Effects of Pulmonary Hypertension on Outcomes After MVR for Rheumatic Mitral Stenosis

mitral valve surgery
Researchers gauged the effect of concomitant pulmonary hypertension on clinical outcomes and late-onset progression of tricuspid regurgitation after mitral valve relapse for rheumatic mitral stenosis.

For patients with rheumatic mitral stenosis and pulmonary hypertension (PH) who undergo mitral valve replacement (MVR), proper control of systolic pulmonary arterial pressure (sPAP) and right ventricular systolic pressure (RVSP) may help prevent tricuspid regurgitation progression, according to study results published in the Annals of Thoracic Surgery.

The aim of this retrospective study was to assess the effect of PH on long-term survival and late-onset tricuspid regurgitation in patients with rheumatic mitral stenosis who underwent a MVR. Patients were categorized into either a non-PH cohort with a sPAP ≤50 mm Hg or a PH cohort with a sPAP >50 mm Hg.

Preoperative measurements of systolic, diastolic, and mean arterial pressure were taken after general anesthesia was administered, and a postoperative measurement of pulmonary arterial pressure was taken 48 hours after surgery. Echocardiography was completed preoperatively, postoperatively, and ≥6 months after discharge. Tricuspid regurgitation was visualized using a Doppler technique and categorized as none, mild, moderate, and severe. Patients were followed for 9.6±4 years.

Of the 394 patients included in this study, 322 were categorized into the non-PH cohort and 72 were categorized into the PH cohort. These 2 cohorts differed on mean diastolic pressure gradient, RVSP, tricuspid regurgitation velocity, and systolic, diastolic and mean pulmonary arterial pressure at baseline (P <.001, for all).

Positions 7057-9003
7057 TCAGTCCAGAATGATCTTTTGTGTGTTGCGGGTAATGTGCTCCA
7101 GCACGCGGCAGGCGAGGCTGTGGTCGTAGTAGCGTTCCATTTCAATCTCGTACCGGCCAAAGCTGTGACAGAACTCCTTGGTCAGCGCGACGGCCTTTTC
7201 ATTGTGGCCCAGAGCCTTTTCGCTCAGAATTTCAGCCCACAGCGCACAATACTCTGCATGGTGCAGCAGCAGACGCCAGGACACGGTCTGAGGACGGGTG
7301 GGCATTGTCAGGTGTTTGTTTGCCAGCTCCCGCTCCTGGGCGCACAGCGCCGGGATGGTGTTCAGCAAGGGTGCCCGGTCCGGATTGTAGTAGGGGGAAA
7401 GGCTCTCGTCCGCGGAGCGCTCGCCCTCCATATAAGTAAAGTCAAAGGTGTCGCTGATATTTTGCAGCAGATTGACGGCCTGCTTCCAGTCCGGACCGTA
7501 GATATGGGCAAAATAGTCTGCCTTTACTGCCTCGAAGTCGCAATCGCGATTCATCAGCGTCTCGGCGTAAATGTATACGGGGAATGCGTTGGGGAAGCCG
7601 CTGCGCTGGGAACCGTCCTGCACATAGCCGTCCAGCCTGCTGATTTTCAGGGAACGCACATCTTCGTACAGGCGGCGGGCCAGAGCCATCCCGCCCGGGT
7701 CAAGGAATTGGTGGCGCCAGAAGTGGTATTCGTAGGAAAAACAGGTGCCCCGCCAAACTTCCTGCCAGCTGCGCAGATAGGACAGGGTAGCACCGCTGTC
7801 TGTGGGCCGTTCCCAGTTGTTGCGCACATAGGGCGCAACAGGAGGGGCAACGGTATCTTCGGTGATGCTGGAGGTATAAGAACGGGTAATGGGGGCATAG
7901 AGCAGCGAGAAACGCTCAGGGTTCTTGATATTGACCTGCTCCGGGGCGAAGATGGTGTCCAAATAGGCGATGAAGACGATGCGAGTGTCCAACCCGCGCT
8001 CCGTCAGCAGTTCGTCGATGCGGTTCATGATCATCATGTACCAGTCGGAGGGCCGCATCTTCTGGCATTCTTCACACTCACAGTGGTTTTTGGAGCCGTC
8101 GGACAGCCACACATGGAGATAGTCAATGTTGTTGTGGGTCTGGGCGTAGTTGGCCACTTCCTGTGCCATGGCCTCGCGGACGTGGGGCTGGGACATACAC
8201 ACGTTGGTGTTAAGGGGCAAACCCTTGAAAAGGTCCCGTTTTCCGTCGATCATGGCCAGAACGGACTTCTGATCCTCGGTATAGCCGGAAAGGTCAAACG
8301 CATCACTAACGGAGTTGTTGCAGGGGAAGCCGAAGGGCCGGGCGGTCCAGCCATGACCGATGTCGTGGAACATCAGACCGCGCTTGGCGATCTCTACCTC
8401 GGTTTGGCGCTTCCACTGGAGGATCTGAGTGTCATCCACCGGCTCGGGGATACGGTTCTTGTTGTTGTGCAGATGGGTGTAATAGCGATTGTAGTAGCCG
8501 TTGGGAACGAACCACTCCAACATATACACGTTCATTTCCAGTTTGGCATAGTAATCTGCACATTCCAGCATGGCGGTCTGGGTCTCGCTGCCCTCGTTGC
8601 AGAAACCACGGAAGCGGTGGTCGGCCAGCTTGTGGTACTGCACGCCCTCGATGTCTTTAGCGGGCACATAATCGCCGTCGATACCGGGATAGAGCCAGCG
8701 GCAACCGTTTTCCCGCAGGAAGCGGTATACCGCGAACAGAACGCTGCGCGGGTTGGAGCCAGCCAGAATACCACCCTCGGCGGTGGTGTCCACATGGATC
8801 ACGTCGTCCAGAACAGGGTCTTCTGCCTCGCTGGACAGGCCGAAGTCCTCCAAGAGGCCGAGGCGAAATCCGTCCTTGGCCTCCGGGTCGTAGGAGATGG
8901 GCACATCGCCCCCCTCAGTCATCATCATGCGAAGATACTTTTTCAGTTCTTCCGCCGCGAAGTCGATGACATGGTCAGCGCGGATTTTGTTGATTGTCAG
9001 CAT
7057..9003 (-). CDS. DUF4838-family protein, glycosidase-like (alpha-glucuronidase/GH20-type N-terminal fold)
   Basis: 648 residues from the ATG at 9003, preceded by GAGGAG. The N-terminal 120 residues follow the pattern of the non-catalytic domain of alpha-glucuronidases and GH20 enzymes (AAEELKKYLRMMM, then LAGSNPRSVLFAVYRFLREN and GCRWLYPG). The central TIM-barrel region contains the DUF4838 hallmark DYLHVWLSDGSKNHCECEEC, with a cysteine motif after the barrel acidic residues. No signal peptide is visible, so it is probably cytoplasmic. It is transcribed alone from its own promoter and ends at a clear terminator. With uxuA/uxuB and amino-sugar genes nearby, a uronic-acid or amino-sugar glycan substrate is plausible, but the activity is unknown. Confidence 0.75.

Changes from preoperative to postoperative measurements and postoperative measurements for RVSP and pulmonary arterial pressure were significantly higher in the PH cohort when compared with the non-PH cohort (P <.001, for all). At late follow-up, 23.8% of patients in the non-PH cohort and 29.9% of the patients in the PH cohort experienced tricuspid regurgitation progression.

The 10-year survival rate was higher in the non-PH cohort, (90.7% vs 79.7%; P =.043), and the 10-year rate of freedom from tricuspid regurgitation was higher in patients with sPAP reductions (P =.003) and RVSP reductions (P <.001). Cox multivariate analysis indicated that a substantial reduction after surgery in sPAP (hazard ratio [HR] 0.966; 95% CI, 0.942-0.991; P =.008) and RVSP (HR 0.973; 95% CI, 0.960-0.986; P <.001) was found to prevent tricuspid regurgitation progression.

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Limitations of this study include potential selection or heterogeneity bias because of the nonrandomized, retrospective study design, the limited number of patients in the PH cohort, the lack of preoperative pulmonary arterial pressures collected, and not accounting for preoperative symptoms of right heart failure or postoperative vasodilator medications.

The researchers concluded that “[a]lthough concomitant PH at MVR is associated with poor long-term survival, adequate sPAP and RVSP reduction can prevent [tricuspid regurgitation] progression even in patients with severe PH preoperatively.”


Kim DJ, Lee S, Joo HC, et al. Effect of pulmonary hypertension on clinical outcomes in patients with rheumatic mitral stenosis [published online June 20, 2019]. Ann Thorac Surg. doi:10.1016/j.athoracsur.2019.05.077